New computational method aims to lower risk factors in stem cell transplantation

August 20, 2012

Researchers from the University of Chicago/Argonne National Laboratory Computation Institute, University of Chicago’s Department of Pathology and Argonne’s Midwest Center for Structural Genomics have developed a new structure-based methodology to model peptide-human leukocyte antigen (HLA) binding interactions.

Prediction of peptide binding to human leukocyte antigen molecules is essential to a wide range of clinical entities from vaccine design to stem cell transplant compatibility.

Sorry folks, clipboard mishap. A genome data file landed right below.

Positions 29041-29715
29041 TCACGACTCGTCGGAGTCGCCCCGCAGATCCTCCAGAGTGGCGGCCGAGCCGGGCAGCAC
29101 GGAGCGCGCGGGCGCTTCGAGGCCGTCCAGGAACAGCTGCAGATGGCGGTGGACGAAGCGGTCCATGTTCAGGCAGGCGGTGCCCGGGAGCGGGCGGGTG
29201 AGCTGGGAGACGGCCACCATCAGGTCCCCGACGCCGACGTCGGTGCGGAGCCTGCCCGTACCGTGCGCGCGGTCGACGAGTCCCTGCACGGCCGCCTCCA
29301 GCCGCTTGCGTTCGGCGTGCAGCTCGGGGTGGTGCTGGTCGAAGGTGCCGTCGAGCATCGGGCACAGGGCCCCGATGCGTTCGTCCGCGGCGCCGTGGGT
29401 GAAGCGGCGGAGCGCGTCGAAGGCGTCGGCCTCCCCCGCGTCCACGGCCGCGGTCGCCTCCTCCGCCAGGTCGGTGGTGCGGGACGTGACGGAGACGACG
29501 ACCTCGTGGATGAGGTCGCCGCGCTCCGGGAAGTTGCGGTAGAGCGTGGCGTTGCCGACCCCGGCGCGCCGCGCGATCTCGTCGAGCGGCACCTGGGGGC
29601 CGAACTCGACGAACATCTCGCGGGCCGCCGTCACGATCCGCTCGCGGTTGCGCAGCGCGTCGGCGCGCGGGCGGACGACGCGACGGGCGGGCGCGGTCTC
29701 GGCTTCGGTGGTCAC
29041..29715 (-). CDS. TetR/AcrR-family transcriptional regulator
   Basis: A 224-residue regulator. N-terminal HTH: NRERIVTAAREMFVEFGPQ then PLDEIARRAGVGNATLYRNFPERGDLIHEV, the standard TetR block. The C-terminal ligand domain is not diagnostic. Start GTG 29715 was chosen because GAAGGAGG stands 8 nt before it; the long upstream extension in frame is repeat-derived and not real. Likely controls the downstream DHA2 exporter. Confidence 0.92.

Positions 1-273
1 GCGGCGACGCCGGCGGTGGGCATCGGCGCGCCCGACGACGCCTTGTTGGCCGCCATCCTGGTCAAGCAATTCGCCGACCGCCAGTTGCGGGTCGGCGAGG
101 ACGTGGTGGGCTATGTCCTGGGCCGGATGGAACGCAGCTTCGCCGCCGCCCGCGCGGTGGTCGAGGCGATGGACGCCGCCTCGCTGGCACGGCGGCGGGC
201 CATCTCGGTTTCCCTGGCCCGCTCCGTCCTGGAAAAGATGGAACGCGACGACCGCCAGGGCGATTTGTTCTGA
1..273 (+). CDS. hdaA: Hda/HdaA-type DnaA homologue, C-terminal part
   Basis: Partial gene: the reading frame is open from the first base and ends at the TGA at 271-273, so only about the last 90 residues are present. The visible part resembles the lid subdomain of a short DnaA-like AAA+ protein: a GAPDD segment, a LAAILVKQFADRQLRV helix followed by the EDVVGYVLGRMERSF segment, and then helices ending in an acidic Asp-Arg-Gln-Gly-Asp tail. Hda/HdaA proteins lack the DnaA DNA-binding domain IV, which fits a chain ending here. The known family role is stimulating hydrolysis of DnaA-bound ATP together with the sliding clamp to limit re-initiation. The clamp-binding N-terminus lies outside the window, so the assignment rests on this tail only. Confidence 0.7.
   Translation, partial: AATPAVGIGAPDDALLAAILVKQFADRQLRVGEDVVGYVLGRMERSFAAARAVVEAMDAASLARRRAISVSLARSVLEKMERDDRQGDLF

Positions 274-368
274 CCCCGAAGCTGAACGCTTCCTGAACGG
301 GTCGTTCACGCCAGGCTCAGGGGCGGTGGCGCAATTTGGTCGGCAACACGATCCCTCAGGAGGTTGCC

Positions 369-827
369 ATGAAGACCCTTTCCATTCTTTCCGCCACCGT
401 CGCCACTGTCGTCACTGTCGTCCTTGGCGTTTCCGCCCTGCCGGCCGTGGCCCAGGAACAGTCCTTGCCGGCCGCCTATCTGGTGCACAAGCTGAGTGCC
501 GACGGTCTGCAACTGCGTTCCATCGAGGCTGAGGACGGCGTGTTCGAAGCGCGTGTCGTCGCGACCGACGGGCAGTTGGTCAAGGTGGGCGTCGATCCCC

The effect on binding activity across a large set of high-affinity peptides is used to investigate amino acid mismatches reported as high-risk factors in hematopoietic stem cell transplantation.

This research used the resources of the Argonne Leadership Computing Facility, and was supported by the NIH, the University of Chicago Comprehensive Cancer Center and the DOE Office of Biological and Environmental Research.

References: Binkowski TA, Marino SR, Joachimiak A (2012) Predicting HLA Class I Non-Permissive Amino Acid Residues Substitutions. PLoS ONE 7(8): e41710.